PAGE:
Anni Laurence – Video Application #2


Hi everyone, today I’m going to be
talking about the concept of ego-involvement. According to Muzafer Sherif, ego-involvement is measured by how many
items in a particular issue we categorized into our latitude of
acceptance, rejection, or latitude of non-commitment. Sherif encourages us to ask ourselves a few questions such as, is it central to our well-being? Do we think
about this issue a lot? And, does our attitude on the matter go a long way
toward defining who we are? If we find ourselves answering yes to these
questions regarding a particular topic then it’s safe to assume that we are
highly ego-involved. In my experience I’m going to be talking about a Volvo that turned out to be a lemon. Whenever I was in high school and I graduated, my
parents got me a new car. I was super excited about driving this Volvo and
that was especially because it wasn’t a 1997 GMC truck
that sucked gas and bounced all over everywhere. However, in my new car at
fifty thousand one hundred and twenty five miles, the engine went out. And it
went completely out. It was not repairable. I lived in Tulsa at the time
and when I took my Volvo up to the dealership, they said they were not going to
pay for a new engine because I had purchased extended warranty. Well, when we
spoke with extended warranty, they said they were not going to pay for a new
engine because Volvo’s were not supposed to go out at 50 thousand 125 miles. My
car sat at the dealership for over three months. During that time, fortunately, my
mom drove her suburban all the way up from Fredericksburg for me to drive. It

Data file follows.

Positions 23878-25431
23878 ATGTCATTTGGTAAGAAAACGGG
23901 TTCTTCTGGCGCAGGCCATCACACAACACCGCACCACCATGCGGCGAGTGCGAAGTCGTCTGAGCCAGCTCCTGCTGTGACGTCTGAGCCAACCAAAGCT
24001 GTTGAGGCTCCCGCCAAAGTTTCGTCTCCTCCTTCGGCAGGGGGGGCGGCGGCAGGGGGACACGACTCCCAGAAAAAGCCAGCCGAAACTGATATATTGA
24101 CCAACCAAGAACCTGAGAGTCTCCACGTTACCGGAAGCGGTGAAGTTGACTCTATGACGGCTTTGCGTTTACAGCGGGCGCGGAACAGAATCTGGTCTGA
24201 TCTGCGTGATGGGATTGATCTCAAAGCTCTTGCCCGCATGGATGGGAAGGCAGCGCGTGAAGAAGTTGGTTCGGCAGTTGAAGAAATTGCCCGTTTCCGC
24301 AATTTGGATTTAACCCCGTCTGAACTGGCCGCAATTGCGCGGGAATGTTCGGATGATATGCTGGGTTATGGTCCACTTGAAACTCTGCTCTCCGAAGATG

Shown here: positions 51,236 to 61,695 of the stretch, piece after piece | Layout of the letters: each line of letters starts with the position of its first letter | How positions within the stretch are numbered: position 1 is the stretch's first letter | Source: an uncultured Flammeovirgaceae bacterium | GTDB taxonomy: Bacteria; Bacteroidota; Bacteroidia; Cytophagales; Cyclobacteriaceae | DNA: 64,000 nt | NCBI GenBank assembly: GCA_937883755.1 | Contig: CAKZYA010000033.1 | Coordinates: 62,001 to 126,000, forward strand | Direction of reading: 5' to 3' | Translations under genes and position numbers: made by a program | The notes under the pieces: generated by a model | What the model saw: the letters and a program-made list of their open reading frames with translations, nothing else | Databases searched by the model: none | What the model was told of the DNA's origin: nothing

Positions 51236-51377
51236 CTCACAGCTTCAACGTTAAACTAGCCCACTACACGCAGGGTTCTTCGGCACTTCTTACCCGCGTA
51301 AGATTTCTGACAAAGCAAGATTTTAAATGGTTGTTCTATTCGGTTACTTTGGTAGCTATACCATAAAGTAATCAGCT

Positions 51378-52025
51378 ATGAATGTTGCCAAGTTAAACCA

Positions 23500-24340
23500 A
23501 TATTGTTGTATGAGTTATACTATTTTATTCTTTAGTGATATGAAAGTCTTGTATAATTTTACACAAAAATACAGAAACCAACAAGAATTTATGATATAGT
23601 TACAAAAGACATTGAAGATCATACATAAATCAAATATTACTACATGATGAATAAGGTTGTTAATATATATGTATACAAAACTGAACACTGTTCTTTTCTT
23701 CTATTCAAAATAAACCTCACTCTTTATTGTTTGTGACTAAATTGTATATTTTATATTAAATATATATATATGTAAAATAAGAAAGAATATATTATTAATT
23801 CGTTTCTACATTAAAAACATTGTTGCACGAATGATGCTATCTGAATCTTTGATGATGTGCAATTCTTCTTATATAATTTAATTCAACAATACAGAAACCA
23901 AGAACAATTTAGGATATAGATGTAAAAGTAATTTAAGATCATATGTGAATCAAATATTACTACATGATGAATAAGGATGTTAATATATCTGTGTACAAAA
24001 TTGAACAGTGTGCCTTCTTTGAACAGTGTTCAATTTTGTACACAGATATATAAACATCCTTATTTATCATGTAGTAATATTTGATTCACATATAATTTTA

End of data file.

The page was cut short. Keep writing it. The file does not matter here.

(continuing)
was all a complete mess and I felt totally helpless and angry. The car was
eventually fixed, but I got rid of it soon after. In the end, Volvo and extended
warranty decided to split the price. So recently I bought a new car. My anchor
point was that no matter what I was not going to buy a Volvo. My latitude of
rejection far outweighed my latitude of acceptance, and although Volvo’s are
extremely safe and fun to drive and are priced fairly well, I was not going to take
another risk. Cars that fell into my latitude of non-commitment included
certain cars that perhaps I could pay for upfront but would eventually have to
move into because I would not be able to pay for anything else. And now that I have discussed the experience, I will make some inferences.
What I learned from my experience with Volvo is that no matter what the brand
name or price is, I need a vehicle that can get me from point A to point B
safely. With that being said, not only will I not buy another Volvo for the
actual car and its faults, but the customer service during that time was
lacking completely. So because Volvo is in my latitude of rejection and probably
will remain that way forever, I am highly ego involved on the issue. And now that
I’ve made some inferences I will discuss how these inferences can be transferred
to other situations. When making decisions, I believe it’s important for
us to research and listen to others, but in the long run I think it’s best that
we go with what we feel is right based on our past experiences. There is
probably a strong case, as is with mine, as to why someone is ego-involved in an
issue. In conclusion, Sherif argues, every new idea we are presented with is
immediately compared to our present point of view. Then, it is categorized
into one of the three latitudes I discussed above. Our minds can be changed,
but only after considerable influence. I must remember though after this
experience, that progress is impossible without changing my mind and those who
cannot change their minds cannot change anything. Thank you.

Leave a Reply

Your email address will not be published. Required fields are marked *